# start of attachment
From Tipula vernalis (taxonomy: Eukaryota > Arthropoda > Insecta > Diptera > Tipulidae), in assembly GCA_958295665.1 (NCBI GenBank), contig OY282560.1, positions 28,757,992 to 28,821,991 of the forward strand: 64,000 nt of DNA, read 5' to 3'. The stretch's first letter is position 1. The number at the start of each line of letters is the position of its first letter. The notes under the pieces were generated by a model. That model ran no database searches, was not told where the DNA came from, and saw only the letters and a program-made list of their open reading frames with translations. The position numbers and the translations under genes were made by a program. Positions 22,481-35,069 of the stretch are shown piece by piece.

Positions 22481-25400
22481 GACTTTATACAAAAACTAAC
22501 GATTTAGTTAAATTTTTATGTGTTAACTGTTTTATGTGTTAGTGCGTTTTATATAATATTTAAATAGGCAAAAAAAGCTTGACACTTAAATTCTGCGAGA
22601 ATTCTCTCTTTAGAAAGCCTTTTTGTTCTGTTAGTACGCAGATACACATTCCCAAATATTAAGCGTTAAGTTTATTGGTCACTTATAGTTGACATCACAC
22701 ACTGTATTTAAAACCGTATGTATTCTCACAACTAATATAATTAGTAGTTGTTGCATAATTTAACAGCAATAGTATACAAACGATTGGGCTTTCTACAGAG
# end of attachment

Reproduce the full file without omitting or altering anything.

From Tipula vernalis (taxonomy: Eukaryota > Arthropoda > Insecta > Diptera > Tipulidae), in assembly GCA_958295665.1 (NCBI GenBank), contig OY282560.1, positions 28,757,992 to 28,821,991 of the forward strand: 64,000 nt of DNA, read 5' to 3'. The stretch's first letter is position 1. The number at the start of each line of letters is the position of its first letter. The notes under the pieces were generated by a model. That model ran no database searches, was not told where the DNA came from, and saw only the letters and a program-made list of their open reading frames with translations. The position numbers and the translations under genes were made by a program. Positions 22,481-35,069 of the stretch are shown piece by piece.

Positions 22481-25400
22481 GACTTTATACAAAAACTAAC
22501 GATTTAGTTAAATTTTTATGTGTTAACTGTTTTATGTGTTAGTGCGTTTTATATAATATTTAAATAGGCAAAAAAAGCTTGACACTTAAATTCTGCGAGA
22601 ATTCTCTCTTTAGAAAGCCTTTTTGTTCTGTTAGTACGCAGATACACATTCCCAAATATTAAGCGTTAAGTTTATTGGTCACTTATAGTTGACATCACAC
22701 ACTGTATTTAAAACCGTATGTATTCTCACAACTAATATAATTAGTAGTTGTTGCATAATTTAACAGCAATAGTATACAAACGATTGGGCTTTCTACAGAG